10. Zuppa AA, D'Andrea V, Catenazzi P, Scorrano A, Romagnoli C. Ophthalmia neonatorum: what kind of prophylaxis?. J Matern Fetal Neonatal Med. 2011 Jun. 24(6):769-73. [Medline].

  11. Pediatric Conjunctivitis. Wright, Kenneth and Strube, Yi Ning. Pediatric Ophthalmology and Strabismus. Third. New York, NY: Oxford University Press; 2012. 633-636.

  12. Yip PP, Chan WH, Yip KT, Que TL, Kwong NS, Ho CK. The use of polymerase chain reaction assay versus conventional methods in detecting neonatal chlamydial conjunctivitis. J Pediatr Ophthalmol Strabismus. 2008 Jul-Aug. 45(4):234-9. [Medline].

  13. Gichuhi S, Bosire R, Mbori-Ngacha D, Gichuhi C, Wamalwa D, Maleche-Obimbo E, et al. Risk factors for neonatal conjunctivitis in babies of HIV-1 infected mothers. Ophthalmic Epidemiol. 2009 Nov-Dec. 16(6):337-45. [Medline].

  14. Prevention of Neonatal Ophthalmia. Pickering LK, ed. American Academy of Pediatrics. Red Book: 2012 Report of the Committee on Infectious Diseases. 29th Edition. Elk Grove Village, IL:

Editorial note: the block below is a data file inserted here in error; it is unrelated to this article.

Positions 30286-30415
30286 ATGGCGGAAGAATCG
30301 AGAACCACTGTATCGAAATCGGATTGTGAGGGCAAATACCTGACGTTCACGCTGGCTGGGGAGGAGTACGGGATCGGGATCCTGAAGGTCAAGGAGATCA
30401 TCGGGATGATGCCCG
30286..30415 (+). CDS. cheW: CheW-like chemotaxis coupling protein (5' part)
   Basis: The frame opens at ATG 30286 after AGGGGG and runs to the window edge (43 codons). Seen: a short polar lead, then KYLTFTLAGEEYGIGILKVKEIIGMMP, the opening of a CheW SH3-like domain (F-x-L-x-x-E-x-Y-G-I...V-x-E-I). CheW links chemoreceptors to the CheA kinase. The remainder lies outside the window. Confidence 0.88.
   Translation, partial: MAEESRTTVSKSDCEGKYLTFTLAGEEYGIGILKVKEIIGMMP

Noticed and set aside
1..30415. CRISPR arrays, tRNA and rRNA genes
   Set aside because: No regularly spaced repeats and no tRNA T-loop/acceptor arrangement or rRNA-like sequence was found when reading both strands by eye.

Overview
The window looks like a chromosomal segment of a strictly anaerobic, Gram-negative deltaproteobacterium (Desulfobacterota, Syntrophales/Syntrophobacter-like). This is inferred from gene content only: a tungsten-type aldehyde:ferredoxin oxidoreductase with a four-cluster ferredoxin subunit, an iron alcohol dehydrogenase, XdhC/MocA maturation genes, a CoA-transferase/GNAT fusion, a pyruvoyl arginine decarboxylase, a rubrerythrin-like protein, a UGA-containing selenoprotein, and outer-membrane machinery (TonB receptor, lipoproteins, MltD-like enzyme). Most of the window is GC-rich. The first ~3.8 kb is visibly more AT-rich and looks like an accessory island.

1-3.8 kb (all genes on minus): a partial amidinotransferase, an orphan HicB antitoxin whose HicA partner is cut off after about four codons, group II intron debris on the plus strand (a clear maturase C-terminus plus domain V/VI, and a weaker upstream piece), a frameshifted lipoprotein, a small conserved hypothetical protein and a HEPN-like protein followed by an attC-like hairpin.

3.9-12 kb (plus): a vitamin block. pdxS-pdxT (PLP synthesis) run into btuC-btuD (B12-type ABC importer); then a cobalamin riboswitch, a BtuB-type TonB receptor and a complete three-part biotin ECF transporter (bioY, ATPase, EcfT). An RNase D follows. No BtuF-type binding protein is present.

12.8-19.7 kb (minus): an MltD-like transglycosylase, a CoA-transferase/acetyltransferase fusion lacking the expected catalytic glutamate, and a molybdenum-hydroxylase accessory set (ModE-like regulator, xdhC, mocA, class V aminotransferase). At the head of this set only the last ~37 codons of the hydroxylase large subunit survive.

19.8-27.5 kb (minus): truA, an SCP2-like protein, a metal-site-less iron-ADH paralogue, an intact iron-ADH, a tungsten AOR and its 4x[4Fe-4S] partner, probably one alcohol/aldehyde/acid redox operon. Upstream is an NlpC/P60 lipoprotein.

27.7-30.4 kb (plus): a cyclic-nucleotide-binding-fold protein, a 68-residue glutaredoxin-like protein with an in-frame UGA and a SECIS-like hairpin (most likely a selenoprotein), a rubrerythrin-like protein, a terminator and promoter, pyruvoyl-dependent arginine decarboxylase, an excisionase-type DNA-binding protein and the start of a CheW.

15. McDonald M, Hardten D, Mah F, O’Brien T, Rapuano C, Schanzlin D, et al. Management of Epithelial Herpetic Keratitis: An Evidence-Based Algorithm. Optometric Management. Available at http://www.optometricmanagement.com/content/bl/2/b-l_treament-finalnb.pdf. Nov 11, 2012;

 
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Severe purulent discharge and eyelid edema in a newborn with gonococcal conjunctivitis (confirmed with Gram stain and culture).
Cloudy cornea without ulcer in neonatal gonococcal conjunctivitis.